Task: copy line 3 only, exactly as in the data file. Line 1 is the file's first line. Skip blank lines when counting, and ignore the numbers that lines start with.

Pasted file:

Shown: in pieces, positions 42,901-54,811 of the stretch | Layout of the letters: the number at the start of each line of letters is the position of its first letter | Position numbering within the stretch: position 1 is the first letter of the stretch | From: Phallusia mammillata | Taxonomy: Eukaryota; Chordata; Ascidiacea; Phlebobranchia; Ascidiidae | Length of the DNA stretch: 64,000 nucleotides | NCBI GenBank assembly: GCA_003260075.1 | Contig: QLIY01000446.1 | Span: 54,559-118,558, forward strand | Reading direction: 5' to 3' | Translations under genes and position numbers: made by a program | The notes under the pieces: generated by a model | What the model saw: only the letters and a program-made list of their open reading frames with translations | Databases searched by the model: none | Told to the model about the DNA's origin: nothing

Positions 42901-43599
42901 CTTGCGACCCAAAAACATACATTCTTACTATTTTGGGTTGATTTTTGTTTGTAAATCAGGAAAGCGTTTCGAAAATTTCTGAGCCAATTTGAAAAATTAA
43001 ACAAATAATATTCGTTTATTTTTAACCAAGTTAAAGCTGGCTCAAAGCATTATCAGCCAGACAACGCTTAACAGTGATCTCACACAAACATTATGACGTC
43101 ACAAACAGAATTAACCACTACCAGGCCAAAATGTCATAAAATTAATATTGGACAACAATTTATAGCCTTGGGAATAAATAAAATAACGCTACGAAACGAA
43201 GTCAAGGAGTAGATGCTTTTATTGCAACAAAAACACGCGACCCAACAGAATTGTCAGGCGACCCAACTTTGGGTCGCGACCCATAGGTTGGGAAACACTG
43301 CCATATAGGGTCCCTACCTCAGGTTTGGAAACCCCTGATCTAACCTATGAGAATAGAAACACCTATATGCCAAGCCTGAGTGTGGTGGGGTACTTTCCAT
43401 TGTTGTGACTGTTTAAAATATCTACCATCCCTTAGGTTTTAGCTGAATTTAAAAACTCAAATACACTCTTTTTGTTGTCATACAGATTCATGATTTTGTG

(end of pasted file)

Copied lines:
42901 CTTGCGACCCAAAAACATACATTCTTACTATTTTGGGTTGATTTTTGTTTGTAAATCAGGAAAGCGTTTCGAAAATTTCTGAGCCAATTTGAAAAATTAA